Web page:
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Cap on Drug Benefit Doesn't Add Up to Medicare Savings


OAKLAND, Calif. - Capping prescription drug benefits at ,000 by Medicare+ Choice plans was a pennywise and pound foolish approach to cost containment, said researchers here.

OAKLAND, Calif., May 31 ? Capping prescription drug benefits at ,000 by Medicare+Choice plans was a pennywise and pound foolish approach to cost containment, said researchers here.

An analysis of the approach found that any money saved on drugs was spent on hospitalizations and emergency department care, wrote John Hsu, M.D., of the Division of Research at Kaiser Permanente here in the June 1 issue of the New England Journal of Medicine.

What's more, Medicare patients who had a ,000 cap on prescription drugs also had a higher mortality rate than Medicare patients who had no cap on drug coverage, found Dr. Hsu and colleagues at the University of California San Francisco, Harvard School of Public Health, and the Kennedy School of Government at Harvard.

The findings emerged from a comparison of clinical and economic outcomes of 157,275 Medicare+Choice beneficiaries who had a ,000 cap on drug benefits and 41,904 Medicare beneficiaries who had unlimited drug benefits because of employer supplements. All data were from 2003.

Patients who had benefits capped had higher rates of visits to the emergency department (relative rate, 1.09; 95% confidence interval, 1.04 to 1.14), non-elective hospitalizations (relative rate 1.13; 95% confidence interval, 1.05 to 1.21), and death (3.05% versus 3.73%; difference 0.68%; 95% confidence interval, 0.30 to 1.07 percentage points; relative rate 1.22; 95% confidence interval, 1.07 to 1.38) than subjects whose benefits were not capped, found Dr. Hsu and colleagues.

Pharmacy costs were 28% lower for those with capped benefits and office visit costs were 4% lower, but hospital costs were 13% higher and emergency department costs were 9% higher. The bottom line was a 1% savings in total medical costs, which was not statistically significant.

Additional findings:

  • The rate of non-adherence to antihypertensive drugs was 18.1% for patients with the ,000 cap versus a non-adherence rate of 14.6% for Medicare beneficiaries with no cap.
  • The non-adherence rates for lipid-lowering drugs and antidiabetic drugs were 31.4% and 26.2% for those with capped benefits versus 26.5% and 21.2% for those with unlimited drug benefits.
  • Among hypertensive patients whose drug benefits were capped, 39.5% had systolic pressures of 140 mm Hg or higher versus 38.5% of people with unlimited drug coverage.
  • LDL cholesterol was 130 mg/dL or higher for 21.3% of beneficiaries with the ,000 cap and 19.6% for those with no cap.
  • For diabetics, 19.7% of those with the coverage cap had glycated hemoglobin of 8% or higher versus 17% of those with unlimited coverage.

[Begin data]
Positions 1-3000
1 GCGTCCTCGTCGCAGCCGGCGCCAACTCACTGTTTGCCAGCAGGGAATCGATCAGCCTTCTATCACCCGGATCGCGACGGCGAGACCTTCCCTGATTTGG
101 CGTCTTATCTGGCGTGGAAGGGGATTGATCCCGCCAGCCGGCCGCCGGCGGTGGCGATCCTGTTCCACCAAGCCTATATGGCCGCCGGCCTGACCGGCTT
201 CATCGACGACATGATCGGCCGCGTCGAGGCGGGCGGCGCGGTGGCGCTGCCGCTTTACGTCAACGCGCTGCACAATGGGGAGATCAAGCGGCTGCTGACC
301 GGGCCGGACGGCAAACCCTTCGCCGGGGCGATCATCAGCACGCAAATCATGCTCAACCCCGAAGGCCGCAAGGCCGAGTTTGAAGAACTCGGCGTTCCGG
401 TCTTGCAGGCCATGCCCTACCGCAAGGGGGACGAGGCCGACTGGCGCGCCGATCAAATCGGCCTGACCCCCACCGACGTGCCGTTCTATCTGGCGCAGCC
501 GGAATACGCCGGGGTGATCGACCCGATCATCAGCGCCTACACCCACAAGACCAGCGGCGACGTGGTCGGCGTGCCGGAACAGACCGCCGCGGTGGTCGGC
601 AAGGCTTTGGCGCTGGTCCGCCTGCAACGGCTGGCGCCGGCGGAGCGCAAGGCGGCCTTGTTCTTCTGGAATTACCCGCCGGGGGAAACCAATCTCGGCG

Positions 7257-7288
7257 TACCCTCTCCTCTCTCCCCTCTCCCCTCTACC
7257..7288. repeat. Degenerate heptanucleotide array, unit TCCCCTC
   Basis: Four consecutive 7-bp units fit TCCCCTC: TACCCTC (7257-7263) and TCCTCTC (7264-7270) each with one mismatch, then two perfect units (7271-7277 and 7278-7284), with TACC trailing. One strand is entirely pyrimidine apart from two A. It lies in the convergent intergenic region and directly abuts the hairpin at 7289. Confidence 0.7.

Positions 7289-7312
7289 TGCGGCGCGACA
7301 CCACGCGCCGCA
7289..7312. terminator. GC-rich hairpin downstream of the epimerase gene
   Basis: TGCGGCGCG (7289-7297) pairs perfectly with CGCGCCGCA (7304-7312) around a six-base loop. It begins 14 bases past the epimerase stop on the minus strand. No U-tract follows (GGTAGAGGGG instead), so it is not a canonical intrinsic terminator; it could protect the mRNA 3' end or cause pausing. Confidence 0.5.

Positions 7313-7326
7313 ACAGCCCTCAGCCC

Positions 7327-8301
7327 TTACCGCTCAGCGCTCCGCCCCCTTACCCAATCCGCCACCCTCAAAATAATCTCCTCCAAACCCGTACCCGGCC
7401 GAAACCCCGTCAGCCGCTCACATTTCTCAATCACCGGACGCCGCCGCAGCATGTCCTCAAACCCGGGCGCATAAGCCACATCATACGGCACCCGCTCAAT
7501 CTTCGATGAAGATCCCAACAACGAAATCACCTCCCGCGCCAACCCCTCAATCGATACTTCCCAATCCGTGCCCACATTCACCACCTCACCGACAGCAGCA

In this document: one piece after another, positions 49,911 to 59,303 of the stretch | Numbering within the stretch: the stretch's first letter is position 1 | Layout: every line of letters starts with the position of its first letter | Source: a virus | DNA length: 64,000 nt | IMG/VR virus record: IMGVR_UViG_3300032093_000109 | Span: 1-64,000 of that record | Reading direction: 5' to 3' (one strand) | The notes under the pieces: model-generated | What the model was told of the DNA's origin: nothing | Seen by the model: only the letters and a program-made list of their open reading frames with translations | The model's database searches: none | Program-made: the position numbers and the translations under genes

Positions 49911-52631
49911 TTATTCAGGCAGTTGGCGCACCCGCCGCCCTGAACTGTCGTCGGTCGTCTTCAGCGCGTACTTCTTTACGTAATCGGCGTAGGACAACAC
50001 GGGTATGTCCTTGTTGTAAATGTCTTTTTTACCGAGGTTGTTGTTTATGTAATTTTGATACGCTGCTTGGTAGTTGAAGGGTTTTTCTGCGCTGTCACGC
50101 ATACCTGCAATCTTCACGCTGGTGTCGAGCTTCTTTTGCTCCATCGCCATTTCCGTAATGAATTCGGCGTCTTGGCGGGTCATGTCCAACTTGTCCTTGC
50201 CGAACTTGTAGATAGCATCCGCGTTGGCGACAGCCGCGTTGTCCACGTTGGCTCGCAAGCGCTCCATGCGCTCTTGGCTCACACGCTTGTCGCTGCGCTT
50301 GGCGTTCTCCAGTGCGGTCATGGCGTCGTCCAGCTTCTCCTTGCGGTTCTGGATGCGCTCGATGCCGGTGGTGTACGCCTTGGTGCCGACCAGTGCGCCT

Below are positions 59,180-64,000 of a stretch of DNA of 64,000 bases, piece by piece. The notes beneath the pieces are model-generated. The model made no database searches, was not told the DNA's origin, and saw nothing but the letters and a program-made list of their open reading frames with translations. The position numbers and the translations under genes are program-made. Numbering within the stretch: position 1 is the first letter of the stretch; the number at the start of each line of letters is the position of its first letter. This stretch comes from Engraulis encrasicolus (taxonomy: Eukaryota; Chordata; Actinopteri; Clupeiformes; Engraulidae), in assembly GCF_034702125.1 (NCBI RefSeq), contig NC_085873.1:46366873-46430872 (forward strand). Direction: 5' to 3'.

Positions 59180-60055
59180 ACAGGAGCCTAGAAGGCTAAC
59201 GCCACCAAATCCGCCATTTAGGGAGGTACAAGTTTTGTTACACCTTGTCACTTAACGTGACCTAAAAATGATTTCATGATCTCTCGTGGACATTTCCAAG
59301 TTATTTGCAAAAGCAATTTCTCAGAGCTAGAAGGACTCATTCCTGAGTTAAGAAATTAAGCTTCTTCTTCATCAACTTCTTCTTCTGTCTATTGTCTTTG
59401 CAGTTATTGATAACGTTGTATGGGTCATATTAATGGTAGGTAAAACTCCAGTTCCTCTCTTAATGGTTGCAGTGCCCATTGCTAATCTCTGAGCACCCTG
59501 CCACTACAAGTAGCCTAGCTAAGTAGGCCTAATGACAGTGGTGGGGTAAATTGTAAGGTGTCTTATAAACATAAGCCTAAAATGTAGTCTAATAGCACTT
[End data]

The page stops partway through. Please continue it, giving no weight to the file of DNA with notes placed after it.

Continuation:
As might be expected, when "drug expenditures exceeded the cap amount, differences between the two groups in drug consumption were greater in the months after the cap was exceeded than in earlier months," the authors wrote. "There were similar trends for monthly adherence to drug therapy."

Kenneth E. Thorpe, Ph.D., of the Rollins School of Public Health at Emory University in Atlanta wrote in an accompanying editorial that the Hsu study provides "additional evidence that attempts to save money through redesign of insurance plans-involving caps on benefits and increases in out-of-pocket spending for prescription drugs-result in the delivery of poor care to chronically ill patients."

He wrote that rather than setting caps, "we need to do a better job of treating chronically ill patients. He pointed out that "more than 75% of health care spending is traced back to patients with a chronic illness. Patients who are chronically ill have long-lasting conditions that, in general, require predictable medical interventions. Although these medical interventions are well established, chronically ill patients receive only 56 percent of the recommended care each year."

In addition, he wrote "most of the increase in health care spending is associated with a rise in the prevalence of treated disease."

Such caps, Dr. Thorpe wrote, "do not even save much money," which should "encourage movement toward other approaches to the management of spending in Medicare and other health insurance programs."

Dr. Thorpe suggested that those "other approaches" might include paying physicians a monthly stipend so that "they would take the time needed to work with patients and manage their multiple chronic illnesses." Reducing health care costs, he concluded, will require "reducing barriers to treatment."

Dr. Hsu and colleagues noted that they were not able to assess out-of-system drug use "and may have underestimated total drug consumption." Moreover, they had "limited precision when evaluating cost differences between the groups." For instance, they did not detect a difference in the cost of non-elective hospitalizations even though "we found a significant difference in the rate of non-elective hospitalizations".

Finally, the data are based on 2003 Medicare+Choice plans, not on the newly inaugurated Medicare Part D prescription plan. Nonetheless, the authors suggest that the cost sharing in Part D could increase out-of-pocket costs for "retirees who currently have employer-based coverage if their employer discontinues drug coverage. Our findings suggest a need to monitor closely the effects of these new benefits and, possibly, to modify cost sharing for drugs that are effective in treating chronic diseases."

The study was funded by grants from the Agency for Healthcare Research and Quality, the National Institute on Aging, and the Alfred P. Sloan Foundation.

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